- Event information (including cancellations)
- Communication from our leadership team
- Daily Bible Reading Plan
- Who’s Your One? Prayer Guide
- Contact information
- Online giving options (coming soon)
This is another digital solution that we have talked about for a while. But we haven’t done anything with it. Until now. I have seen estimates that churches may lose as much as 75% of their weekly income during this crisis. And while I believe the actual amount will be less, we must act quickly to make online giving options available.
Virtual Community Groups
Just this morning, one of our Sunday School teachers asked for an option to host an online meeting of her class. I was able to get her connected through Zoom. Now, she can host as many as 100 people for a 40-minute gathering on Sunday morning (or whenever she chooses). At no cost!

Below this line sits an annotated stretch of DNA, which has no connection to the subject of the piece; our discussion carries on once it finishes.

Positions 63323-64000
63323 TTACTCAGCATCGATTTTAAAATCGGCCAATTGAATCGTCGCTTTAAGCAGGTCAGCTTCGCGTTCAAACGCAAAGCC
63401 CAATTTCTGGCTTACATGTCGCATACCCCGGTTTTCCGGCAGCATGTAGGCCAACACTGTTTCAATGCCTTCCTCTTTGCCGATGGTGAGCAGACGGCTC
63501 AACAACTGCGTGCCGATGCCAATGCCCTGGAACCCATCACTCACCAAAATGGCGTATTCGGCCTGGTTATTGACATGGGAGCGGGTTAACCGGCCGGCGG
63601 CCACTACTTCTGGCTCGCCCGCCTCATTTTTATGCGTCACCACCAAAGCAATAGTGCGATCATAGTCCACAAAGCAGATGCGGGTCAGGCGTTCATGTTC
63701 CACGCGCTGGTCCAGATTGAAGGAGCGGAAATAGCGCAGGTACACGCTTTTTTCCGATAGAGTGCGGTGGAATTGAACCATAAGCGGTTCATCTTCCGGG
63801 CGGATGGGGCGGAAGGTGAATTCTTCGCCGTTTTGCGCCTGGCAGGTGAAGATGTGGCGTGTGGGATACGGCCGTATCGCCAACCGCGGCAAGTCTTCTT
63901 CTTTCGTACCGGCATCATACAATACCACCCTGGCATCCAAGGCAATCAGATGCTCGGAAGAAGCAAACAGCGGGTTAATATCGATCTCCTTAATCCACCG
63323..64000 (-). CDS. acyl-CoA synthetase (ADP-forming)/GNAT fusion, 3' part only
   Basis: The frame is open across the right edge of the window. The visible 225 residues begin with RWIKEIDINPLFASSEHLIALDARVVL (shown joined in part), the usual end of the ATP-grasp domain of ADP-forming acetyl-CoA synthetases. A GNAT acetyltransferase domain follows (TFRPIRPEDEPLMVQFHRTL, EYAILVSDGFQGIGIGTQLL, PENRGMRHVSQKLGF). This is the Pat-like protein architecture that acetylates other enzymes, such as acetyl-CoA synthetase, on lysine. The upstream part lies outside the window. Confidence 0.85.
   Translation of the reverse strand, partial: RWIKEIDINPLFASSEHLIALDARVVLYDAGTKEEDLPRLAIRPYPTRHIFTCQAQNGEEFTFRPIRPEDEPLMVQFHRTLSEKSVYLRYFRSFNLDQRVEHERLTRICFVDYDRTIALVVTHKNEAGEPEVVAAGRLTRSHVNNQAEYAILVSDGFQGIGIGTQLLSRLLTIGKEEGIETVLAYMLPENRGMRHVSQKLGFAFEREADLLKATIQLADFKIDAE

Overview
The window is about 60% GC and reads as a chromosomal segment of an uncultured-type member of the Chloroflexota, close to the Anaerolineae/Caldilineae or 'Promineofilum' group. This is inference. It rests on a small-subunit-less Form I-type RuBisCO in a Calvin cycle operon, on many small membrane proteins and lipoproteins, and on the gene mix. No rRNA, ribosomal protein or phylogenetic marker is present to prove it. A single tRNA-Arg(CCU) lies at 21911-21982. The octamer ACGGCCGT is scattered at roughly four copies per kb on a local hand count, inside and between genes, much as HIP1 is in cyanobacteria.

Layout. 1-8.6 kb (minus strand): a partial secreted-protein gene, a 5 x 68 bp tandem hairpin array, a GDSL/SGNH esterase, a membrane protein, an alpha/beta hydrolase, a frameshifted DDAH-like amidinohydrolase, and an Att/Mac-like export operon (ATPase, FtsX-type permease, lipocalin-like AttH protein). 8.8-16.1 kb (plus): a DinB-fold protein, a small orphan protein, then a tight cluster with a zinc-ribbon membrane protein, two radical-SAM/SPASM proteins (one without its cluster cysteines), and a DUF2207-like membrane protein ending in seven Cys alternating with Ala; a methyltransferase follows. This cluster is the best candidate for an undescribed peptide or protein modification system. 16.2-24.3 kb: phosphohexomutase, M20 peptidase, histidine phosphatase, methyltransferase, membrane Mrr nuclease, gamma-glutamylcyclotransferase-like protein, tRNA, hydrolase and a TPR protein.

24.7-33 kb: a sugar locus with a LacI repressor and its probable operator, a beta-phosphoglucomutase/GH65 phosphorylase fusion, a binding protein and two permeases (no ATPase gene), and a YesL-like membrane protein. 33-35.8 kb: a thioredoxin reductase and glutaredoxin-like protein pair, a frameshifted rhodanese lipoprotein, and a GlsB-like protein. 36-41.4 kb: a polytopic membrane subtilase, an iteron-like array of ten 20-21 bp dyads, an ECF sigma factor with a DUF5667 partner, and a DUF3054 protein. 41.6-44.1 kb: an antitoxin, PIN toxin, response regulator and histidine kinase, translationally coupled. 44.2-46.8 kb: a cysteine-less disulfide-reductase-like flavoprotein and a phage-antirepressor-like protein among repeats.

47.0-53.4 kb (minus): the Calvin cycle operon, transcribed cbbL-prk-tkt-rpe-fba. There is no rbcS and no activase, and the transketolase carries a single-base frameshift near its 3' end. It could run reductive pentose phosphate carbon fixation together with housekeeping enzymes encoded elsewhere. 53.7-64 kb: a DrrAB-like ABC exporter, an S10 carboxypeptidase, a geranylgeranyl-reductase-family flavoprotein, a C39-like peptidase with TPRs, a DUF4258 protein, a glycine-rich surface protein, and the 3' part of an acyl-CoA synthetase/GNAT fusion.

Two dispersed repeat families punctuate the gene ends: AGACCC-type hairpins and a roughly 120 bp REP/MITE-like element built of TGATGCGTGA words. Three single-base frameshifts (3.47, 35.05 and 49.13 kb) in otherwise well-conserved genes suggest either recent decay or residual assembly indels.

Be creative in advancing the gospel
These are just a few of the ways we are staying connected through technology. Of course, you can still use a telephone or old-fashioned “snail mail.” You can talk to your neighbors in the front yard (from six-feet apart). You can talk to fellow shoppers at the grocery store. The important thing is to be creative. And be intentional.
At the end of Acts, Paul is under house arrest. Sound familiar? He was confined to his house for two years. I hope it doesn’t last that long for us. Still he proclaimed the gospel of the Lord Jesus Christ with all boldness and without hindrance. If we will do the same, this will be our finest hour.
If you need help discovering how you can best advance the gospel during these challenging times, don’t hesitate to reach out. I’ll be happy to help where I can or point you to someone who can. Let’s do this!
Rob Paul is a church revitalization strategist with over three decades of experience serving established Southern Baptist churches in pastoral ministry. He has helped churches in Alabama, Mississippi and Georgia to experience revival and revitalization by God’s grace and for His glory. He is currently serving as the senior pastor of Huffman Baptist Church in Birmingham, AL. To find out more about Rob Paul Ministries and the work of church revitalization, visit http://robpaul.net